Tunisian Poached Fish

Menu Part: 
Cuisine Type: 

The cooking of Tunisia combines elements of Mediterranean cuisine with French and African influences. Chef Pawlcyn infuses halibut—a mild fish—with coriander, cumin, garlic, tomato and a little hot pepper to zip up the flavor. Preserved lemons, olives and capers play up the Tunisian character of the recipe.


1 3/4 lb. fresh halibut steak
Salt and freshly ground pepper, to taste
1 tsp. ground cumin
1 small hot pepper
4 to 6 baby red onions
3 tbsp. extra virgin olive oil
1 med. red onion, grated
2 med. tomatoes, halved, seeded and grated
1 head garlic, separated into cloves
1 tbsp. tomato paste
1 tsp. ground coriander seeds
1 cup brine-cured olives, rinsed and drained
Flour for dusting
4 cherry tomatoes
1/4 cup capers, rinsed and drained
Peel from 1/2 preserved lemon, rinsed, drained, and cut into thin julienne
1/2 cup finely chopped, toasted walnuts
1 tbsp. chopped celery leaves


  1. Rinse fish, pat dry with paper towels, and divide into 6 equal pieces. Season each piece with salt, pepper and ground cumin. Cover and refrigerate for at least 1 hr.
  2. Steam hot pepper and baby onions until almost tender, about 10 min. Stem, seed and coarsely chop the pepper; peel onions.
  3. In deep-sided med. skillet, heat 2 tbsp. olive oil. Add grated red onion; cook over med. heat, stirring 3 to 4 min. until softened. Add tomatoes; cook until excess moisture evaporates, about 7 min.
  4. Add garlic, tomato paste, ground coriander, olives, steamed chopped hot pepper, baby onions and 1 cup water. Cover and cook over med. heat 10 min. The sauce should be thin, light and very hot.
  5. Heat remaining 1 tbsp. oil in large nonstick skillet over med.-high heat. Dust seasoned fish with flour and place skin-side down in hot oil. Fry 2 min. or until skin is crispy. Turn each piece of fish; fry 1 min, longer.
  6. Pour hot sauce over fish. Add cherry tomatoes, capers and preserved lemon peel; simmer over low heat 1min. Remove from heat; cover and let stand 15 min. before serving. The fish will finish cooking in the receding heat.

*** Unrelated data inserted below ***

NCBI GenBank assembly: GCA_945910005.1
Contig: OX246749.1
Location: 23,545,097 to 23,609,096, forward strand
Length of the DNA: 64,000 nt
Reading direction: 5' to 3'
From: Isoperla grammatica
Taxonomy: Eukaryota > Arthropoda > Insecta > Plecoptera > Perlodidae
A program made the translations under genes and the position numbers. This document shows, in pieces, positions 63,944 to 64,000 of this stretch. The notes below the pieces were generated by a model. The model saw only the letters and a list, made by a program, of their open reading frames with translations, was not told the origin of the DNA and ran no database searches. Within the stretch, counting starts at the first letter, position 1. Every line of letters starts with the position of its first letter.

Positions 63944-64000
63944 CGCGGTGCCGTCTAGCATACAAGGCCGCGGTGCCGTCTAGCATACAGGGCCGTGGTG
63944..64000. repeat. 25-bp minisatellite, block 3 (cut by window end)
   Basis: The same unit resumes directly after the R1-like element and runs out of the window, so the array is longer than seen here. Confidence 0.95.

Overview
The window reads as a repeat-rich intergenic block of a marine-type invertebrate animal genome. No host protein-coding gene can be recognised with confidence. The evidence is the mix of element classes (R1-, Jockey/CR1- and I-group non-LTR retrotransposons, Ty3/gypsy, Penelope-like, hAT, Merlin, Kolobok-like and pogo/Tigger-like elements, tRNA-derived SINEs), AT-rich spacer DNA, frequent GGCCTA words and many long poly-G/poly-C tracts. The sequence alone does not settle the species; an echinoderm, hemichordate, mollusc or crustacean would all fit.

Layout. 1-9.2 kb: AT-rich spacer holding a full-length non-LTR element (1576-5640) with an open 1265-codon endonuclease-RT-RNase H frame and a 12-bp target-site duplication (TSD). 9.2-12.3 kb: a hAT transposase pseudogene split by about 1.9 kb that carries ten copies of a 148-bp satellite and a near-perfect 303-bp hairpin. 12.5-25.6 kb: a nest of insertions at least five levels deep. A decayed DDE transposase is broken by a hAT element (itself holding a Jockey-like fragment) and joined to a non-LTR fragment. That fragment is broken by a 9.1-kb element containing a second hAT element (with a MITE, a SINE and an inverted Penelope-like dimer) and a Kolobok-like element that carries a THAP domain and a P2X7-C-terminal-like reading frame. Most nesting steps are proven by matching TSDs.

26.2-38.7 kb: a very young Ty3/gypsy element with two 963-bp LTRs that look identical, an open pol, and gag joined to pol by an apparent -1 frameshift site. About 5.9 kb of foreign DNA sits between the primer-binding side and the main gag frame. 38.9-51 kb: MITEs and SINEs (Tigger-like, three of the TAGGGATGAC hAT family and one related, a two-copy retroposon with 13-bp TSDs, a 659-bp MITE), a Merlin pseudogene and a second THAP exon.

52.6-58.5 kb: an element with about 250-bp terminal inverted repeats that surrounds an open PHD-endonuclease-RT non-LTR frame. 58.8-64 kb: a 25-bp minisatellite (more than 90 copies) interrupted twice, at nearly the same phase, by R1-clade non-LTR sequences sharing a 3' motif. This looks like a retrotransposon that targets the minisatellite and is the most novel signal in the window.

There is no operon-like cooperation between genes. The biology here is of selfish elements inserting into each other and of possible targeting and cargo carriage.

7. To serve, garnish with walnuts and chopped celery leaves.
Source: California Walnuts

More From FoodService Director

Industry News & Opinion

Sodexo aims to reduce carbon emissions by 34% at its foodservice and facilities management sites by 2025, a goal it says it will reach through such changes as converting cooking oil into biodiesel fuel and using energy-efficient HVAC systems.

In announcing this endeavor toward sustainability, Sodexo—which manages more than 32,000 sites globally—noted that over 7,200 of its sites in North America recycle aluminum and paper, and 8,640 recycle cardboard.

Managing Your Business
alumni worker

It’s a sure sign that a school is doing something right when its students want to come back and work as adults. From the standpoint of the foodservice director, though, there is plenty to gain from retaining homegrown talent—call it the ultimate return on investment. In the wake of back-to-school season, two dining programs with a robust alumni contingent share their thoughts on hiring former customers.

Local expertise

At Georgia Southern University, about one-third of Eagle Dining Services’ 107 full-time employees are alumni. “They way we do things on our campus may be very...

Managing Your Business
business ladder climbing illustration

Recruiting talent is only half the battle for Mike Folino, associate director of nutrition services at The Ohio State University Wexner Medical Center in Columbus, Ohio. Once he’s attracted good employees, providing clear opportunities for advancement can help retain them—but knowing when to bring up the topic in conversation can be tricky.

Prior to hiring

Folino likes to touch on advancement during the initial interview process, but the extent to which he does so changes case by case. “I have had interviews where we knew right away that we needed to discuss our structure and...

Ideas and Innovation
woman surprise

When I joined the staff at FoodService Director in the spring of 2015, I couldn’t believe how much there was to learn about the intricacies of the industry. My past experience, from kindergarten to my college days to on-the-job meals, would lead me to believe that noncommercial dining was a kind of automated process—an amenity that’s expected, and one you only become aware of if something goes wrong.

But as with my own household chores, there are no magical elves making sure the business of feeding students, seniors and hospital patients is done, and done well. Foodservice...

FSD Resources